BERLIN — As the coronavirus pandemic raged through the United States last summer, an old school friend from Arizona wrote me full of admiration for Germany’s handling of the crisis.
For years, he, along with other American friends and my family, drew boundless schadenfreude imagining the daily difficulties I must face as an American among the supposedly humorless “krauts.”
But now, as the U.S. struggled to cope with the pandemic, they looked across the Atlantic with envy, even humility. In contrast to the U.S., where politicians had fumbled the pandemic response from the beginning, Germany appeared to many Americans to have done everything right. By any measure, from the availability of PPE to the infection rate, to total deaths, Germany’s handling of COVID-19 was far superior to the U.S.’s.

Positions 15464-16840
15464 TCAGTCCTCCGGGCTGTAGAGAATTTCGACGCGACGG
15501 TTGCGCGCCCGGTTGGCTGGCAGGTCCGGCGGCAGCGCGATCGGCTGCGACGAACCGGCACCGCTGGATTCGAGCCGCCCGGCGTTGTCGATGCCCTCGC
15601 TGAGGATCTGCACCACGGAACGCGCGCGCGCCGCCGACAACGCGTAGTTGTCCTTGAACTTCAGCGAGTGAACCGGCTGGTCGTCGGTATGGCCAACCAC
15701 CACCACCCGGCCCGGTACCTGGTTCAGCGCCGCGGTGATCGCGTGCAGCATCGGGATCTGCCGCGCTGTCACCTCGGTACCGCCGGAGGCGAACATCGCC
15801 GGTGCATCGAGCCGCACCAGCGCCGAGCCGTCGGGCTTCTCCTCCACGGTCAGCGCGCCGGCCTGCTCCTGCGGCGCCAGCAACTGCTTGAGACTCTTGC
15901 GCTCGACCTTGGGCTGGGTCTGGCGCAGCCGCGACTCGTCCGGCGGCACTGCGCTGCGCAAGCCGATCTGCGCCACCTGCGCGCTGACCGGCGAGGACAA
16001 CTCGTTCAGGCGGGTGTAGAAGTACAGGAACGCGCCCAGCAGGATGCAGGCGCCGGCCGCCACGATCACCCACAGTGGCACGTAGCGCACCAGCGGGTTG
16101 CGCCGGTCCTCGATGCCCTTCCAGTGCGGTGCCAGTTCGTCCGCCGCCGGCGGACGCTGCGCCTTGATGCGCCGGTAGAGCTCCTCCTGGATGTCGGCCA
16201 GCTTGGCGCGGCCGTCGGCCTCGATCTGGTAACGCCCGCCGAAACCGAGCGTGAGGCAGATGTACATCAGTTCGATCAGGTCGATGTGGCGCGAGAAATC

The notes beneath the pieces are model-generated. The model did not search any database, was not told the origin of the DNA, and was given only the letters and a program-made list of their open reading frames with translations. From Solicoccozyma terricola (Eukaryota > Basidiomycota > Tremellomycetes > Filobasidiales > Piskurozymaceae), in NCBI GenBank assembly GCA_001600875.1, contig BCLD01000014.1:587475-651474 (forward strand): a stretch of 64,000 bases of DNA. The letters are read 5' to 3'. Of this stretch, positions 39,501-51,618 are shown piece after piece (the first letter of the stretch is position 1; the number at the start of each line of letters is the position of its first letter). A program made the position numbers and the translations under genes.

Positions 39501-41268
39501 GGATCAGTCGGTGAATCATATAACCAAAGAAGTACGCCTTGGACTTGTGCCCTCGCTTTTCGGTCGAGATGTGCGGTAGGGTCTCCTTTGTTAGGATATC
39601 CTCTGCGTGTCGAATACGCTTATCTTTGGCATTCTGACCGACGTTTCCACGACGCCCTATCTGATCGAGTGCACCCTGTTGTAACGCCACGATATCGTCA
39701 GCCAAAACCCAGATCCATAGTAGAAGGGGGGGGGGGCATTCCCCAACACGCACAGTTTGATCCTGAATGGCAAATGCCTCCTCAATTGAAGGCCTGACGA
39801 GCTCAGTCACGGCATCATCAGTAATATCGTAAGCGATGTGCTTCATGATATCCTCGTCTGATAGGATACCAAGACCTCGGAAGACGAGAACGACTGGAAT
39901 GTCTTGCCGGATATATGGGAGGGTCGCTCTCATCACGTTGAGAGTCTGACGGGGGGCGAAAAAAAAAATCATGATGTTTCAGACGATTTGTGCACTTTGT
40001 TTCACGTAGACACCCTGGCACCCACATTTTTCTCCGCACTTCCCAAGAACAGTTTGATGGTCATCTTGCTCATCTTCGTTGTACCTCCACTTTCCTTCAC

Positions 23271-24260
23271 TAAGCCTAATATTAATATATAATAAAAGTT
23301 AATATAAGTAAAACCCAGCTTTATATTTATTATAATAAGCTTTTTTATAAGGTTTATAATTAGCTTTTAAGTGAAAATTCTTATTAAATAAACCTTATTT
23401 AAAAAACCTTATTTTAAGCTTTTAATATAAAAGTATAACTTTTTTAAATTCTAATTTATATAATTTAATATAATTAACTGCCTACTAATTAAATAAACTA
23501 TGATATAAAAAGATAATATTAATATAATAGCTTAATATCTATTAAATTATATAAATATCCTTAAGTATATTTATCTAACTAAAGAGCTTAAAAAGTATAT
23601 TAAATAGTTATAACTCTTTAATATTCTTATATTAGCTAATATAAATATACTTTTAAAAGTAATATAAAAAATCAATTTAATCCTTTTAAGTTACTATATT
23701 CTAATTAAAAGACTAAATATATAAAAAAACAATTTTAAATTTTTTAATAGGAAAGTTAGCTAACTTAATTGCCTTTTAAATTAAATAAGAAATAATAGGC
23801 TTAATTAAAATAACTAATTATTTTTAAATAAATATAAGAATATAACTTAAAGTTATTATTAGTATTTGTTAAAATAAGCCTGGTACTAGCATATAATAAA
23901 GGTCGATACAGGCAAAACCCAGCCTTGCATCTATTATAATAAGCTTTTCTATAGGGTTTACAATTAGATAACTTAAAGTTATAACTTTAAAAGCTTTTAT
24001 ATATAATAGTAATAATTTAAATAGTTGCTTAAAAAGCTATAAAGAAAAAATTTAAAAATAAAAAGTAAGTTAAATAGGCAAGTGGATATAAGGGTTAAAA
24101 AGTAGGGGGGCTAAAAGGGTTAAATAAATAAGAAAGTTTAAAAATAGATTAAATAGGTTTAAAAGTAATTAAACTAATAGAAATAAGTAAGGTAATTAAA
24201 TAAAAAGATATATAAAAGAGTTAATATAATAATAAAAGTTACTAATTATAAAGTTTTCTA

How “crazy” it must be, my friend wrote, to be “an American journalist in Germany watching from afar as the U.S. basically falls apart.”
My German friends agreed. I was lucky, they told me, to reside in a country that functions, one led by a trained scientist and not an “incompetent lunatic.”
But six months later (most of them spent in the confines of my home), I don’t feel so lucky.
This week, Germany will enter its fifth-straight month of lockdown with no end in sight. Though infection rates have declined in recent weeks, it remains unclear when schools and shops, not to mention restaurants and bars, will reopen. Amid the uncertainty, small businesses across the country are facing ruin. Such fears, coupled with frustration over the seemingly neverending restrictions, have soured the national mood. read more…